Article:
Before You Accept a Low House Painting Estimate, Ask These 4 Questions !
If so, you likely have at least a few estimates in front of you, each with a different number on it. Or, you will soon.
The temptation can be to simply grab the lowest bid. After all, as long as the paint gets applied, why pay more, right? Paint is paint.
In the world of professional painting, however, you truly do get what you pay for. And, while bargain bids may seem like a no-brainer, they can sometimes end up being the most expensive option when all is said and done.
Cheap Painting: When a Bargain Is No Longer a Bargain
There are a lot of details woven in and through your painting estimate, and it’s important to know what isn’t being said just as much as what is.
To clarify what we mean, here are a few concrete questions you can ask your painter to better understand what is being sacrificed in order to make your low estimate possible.
What Should You Ask Your Painter?
What kind of surface prep does my estimate include? - Thorough preparation and making necessary repairs is an essential part of a quality painting project. Otherwise you’re building on a faulty foundation and your finish will suffer for it.
Are you using a high-quality product? - The ingredients in cheaper paint just don’t perform as they should, meaning that your paint will not last as long, look as good, or cover your surfaces as well during the application process.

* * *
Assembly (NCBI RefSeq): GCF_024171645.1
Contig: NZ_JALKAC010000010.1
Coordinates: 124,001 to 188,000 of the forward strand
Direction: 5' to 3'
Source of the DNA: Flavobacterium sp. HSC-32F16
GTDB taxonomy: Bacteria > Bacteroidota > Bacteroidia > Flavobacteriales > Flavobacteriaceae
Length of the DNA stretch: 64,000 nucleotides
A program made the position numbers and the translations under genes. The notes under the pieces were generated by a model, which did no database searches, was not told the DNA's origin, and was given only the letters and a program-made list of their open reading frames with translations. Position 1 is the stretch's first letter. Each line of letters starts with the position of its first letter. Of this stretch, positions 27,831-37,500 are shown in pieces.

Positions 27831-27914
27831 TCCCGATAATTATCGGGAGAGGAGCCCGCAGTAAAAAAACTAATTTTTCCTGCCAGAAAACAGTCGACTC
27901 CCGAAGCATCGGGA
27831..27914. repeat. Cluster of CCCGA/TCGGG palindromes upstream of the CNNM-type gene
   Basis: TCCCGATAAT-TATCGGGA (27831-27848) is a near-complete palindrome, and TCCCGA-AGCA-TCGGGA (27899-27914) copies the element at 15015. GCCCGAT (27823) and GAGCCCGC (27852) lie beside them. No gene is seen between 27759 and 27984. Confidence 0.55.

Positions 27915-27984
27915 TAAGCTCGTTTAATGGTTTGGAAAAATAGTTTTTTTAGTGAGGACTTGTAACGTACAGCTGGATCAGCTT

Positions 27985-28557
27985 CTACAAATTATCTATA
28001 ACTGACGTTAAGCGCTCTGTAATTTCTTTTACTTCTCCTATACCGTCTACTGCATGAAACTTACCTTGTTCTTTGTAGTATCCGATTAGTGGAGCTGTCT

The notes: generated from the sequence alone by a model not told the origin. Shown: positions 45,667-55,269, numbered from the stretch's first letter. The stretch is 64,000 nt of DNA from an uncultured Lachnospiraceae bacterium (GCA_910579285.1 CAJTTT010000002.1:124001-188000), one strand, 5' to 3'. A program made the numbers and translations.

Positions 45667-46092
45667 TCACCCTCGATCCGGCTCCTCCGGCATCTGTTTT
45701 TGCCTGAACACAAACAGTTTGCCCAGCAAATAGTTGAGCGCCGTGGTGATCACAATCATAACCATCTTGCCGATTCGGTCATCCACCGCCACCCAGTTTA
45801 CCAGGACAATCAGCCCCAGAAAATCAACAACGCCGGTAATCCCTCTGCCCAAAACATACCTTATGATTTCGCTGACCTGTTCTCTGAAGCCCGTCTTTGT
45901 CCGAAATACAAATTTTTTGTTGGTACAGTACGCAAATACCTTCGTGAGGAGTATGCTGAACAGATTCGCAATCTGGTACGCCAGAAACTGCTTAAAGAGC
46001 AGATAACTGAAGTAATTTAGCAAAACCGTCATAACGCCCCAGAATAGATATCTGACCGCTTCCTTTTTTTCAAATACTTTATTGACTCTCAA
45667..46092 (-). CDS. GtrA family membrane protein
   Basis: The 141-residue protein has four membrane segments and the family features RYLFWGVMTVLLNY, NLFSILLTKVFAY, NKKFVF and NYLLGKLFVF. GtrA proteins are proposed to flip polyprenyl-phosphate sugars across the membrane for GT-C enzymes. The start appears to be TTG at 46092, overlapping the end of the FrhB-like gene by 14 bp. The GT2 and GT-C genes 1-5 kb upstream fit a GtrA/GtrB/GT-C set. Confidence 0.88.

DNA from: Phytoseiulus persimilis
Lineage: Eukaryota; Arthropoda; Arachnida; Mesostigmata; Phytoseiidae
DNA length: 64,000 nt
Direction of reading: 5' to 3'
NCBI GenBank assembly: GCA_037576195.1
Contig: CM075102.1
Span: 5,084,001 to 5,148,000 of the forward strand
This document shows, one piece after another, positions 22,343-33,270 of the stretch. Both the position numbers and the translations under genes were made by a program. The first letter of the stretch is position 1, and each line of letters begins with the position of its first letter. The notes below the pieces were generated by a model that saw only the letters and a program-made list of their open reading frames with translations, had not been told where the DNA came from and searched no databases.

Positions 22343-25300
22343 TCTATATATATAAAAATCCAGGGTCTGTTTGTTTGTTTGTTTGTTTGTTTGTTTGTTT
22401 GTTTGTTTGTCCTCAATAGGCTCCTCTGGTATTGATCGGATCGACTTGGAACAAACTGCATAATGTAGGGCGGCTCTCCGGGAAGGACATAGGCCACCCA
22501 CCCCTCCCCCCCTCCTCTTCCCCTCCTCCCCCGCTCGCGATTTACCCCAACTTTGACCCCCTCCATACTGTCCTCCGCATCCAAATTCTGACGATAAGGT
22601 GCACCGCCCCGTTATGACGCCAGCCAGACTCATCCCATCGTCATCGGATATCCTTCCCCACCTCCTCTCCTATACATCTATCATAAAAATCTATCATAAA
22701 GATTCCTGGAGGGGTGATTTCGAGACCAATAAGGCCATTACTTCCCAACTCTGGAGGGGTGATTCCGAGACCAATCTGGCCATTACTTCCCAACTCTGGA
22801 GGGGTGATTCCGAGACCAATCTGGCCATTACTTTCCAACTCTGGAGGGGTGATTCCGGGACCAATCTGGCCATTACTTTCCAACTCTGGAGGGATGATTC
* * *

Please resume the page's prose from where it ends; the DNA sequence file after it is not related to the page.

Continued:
Can you explain the details of my warranty? - Lengthy warranties look fantastic on paper, but often are full of loopholes that protect the painter but leave you out in the cold. Even if it’s a shorter duration, a clear, concise warranty that really offers peace of mind is much more valuable.
Do you work with subcontractors or employees? - While hiring a subcontractor for a specific task is not always a bad thing, your painter should rely primarily on their own dedicated, invested team. You want to be sure the painters are committed to quality, not just to finishing the job and moving on.
Paying more for a job well done is always more cost-effective than needing to pay extra to correct poor craftsmanship. It’s also more cost-effective to invest in a beautiful, longer-lasting finish (interior or exterior) than frequent, less satisfactory work.